The error is mine. House has been using the "animated" term for years to describe bouncy typefaces. And, the term has historical precedent. For example, pages 38-40 of the Photo Lettering Inc. Alphabet Thesaurus Volume I (1960) are referred to as the "Animated Gothics" section. Thus, I thought I'd be safe with the term. The confusion probably comes from the fact that we're not hiding that my love for classic character animation was a huge source of inspiration for this family. Animated fonts. Animated movies. Animatedly animated animation. I simply ran out of terms to describe it all. Oh well. Hopefully people will like the fonts.

As for the questions about the OpenType features and bounce, here's what is going on in the fonts:

Burbank has been meticulously drawn to ensure that all settings have an evenly distributed bounce without resorting to any fancy OpenType features. This works 97% of the time, but occasionally it needs a helping hand. For example, here's a setting showing only the base (non-alternate) letterforms:

I think it looks pretty good, but the duplicate T letterforms bother me. Being the perfectionist that I am, I had to do something about this. So I drew subtly different alternates for (nearly) the whole range of alphanumeric characters for every member of Burbank Big. The fonts contain OpenType code that inserts these alternates only when needed to alleviate Repetitive Structure Syndrome. The result looks like this:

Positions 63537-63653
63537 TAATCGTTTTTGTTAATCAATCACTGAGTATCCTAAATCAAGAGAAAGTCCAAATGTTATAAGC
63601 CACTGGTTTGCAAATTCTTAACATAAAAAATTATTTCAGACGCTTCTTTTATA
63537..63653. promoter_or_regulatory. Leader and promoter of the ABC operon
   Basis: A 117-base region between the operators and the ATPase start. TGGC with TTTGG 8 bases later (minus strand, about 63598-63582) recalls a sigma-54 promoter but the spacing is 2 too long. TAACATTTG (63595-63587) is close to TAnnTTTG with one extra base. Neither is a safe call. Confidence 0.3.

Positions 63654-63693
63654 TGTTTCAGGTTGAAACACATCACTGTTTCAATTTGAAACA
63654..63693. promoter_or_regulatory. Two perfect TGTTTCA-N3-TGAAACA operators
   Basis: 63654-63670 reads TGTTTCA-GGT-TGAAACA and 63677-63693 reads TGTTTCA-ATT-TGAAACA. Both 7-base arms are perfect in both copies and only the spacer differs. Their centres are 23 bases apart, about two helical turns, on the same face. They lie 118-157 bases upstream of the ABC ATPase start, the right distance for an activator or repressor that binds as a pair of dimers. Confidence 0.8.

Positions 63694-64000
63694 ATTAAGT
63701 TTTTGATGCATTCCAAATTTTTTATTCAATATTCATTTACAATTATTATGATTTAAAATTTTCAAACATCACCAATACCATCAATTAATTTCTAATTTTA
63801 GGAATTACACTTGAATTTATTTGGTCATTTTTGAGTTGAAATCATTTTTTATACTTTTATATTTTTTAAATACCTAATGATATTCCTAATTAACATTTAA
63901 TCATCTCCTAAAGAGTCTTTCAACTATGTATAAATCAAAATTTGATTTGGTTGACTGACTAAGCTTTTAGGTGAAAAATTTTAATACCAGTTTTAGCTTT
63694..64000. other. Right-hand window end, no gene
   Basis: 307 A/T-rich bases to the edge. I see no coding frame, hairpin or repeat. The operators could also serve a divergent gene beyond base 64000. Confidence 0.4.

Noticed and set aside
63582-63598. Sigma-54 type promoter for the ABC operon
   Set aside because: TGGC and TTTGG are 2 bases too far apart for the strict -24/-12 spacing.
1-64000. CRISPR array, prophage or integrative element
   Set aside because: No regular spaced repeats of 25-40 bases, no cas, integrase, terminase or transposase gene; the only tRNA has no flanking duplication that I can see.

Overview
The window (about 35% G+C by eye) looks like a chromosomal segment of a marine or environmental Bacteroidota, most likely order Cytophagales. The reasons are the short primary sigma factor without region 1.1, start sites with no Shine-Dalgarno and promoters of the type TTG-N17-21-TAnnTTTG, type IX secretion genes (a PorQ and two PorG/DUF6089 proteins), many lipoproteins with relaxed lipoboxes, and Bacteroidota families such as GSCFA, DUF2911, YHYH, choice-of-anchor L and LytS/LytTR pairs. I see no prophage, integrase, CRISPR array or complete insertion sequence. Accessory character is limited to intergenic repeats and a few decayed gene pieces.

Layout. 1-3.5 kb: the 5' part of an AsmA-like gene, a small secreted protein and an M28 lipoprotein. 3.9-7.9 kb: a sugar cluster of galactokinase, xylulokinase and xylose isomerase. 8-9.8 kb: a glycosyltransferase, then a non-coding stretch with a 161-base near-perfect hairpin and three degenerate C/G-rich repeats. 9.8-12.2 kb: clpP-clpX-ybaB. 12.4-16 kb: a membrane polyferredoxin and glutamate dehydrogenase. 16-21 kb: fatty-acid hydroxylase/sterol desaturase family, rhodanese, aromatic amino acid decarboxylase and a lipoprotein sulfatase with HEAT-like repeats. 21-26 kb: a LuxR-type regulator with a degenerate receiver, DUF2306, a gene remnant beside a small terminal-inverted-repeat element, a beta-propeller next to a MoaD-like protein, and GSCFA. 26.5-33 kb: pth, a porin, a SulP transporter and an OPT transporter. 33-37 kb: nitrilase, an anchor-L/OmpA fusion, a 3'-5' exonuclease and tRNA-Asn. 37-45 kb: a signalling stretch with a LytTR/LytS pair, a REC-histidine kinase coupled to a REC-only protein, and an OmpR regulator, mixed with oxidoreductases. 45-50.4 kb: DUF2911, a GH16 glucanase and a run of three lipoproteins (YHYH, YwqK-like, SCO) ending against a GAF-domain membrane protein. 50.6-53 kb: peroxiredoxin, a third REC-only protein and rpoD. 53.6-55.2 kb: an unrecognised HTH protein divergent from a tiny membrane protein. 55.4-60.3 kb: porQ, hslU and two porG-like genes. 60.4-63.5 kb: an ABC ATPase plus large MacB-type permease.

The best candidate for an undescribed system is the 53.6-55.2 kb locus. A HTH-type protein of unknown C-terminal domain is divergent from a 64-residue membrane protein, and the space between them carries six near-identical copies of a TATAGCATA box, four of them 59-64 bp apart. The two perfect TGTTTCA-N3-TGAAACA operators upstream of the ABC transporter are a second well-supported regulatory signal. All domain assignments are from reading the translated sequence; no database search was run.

Overlaying the examples shows this:

The alternate E is inserted because the L has a similar structure to the E, the alternate T is inserted to eliminate the duplicate form and the rest of the letterforms are the base forms. The OpenType code is used only as a fallback for times when the base forms don't do enough work on their own. This isn't as flashy as Ed-Interlock, Local Gothic or Luxury Text-Italic, but it gets the job done.

Stephen Coles's picture

Thanks for the illustrations, Tal. Love it when the creators come in to give the inside story. Don't sweat the copy, it'll incite a few support calls, but I'm sure it won't hurt sales a bit.

Norbert Florendo's picture

Looks great. I'd be tempted to call it "animated" as well.
But the red/blue overlap on your bottom sample is freaking my eyes out on screen. I should put my old 3-D glasses on and enjoy the show.

paul d hunt's picture

I should put my old 3-D glasses on and enjoy the show.

maybe then it really does become animated!

dezcom's picture

So Norbert, What have you been drinking? :-)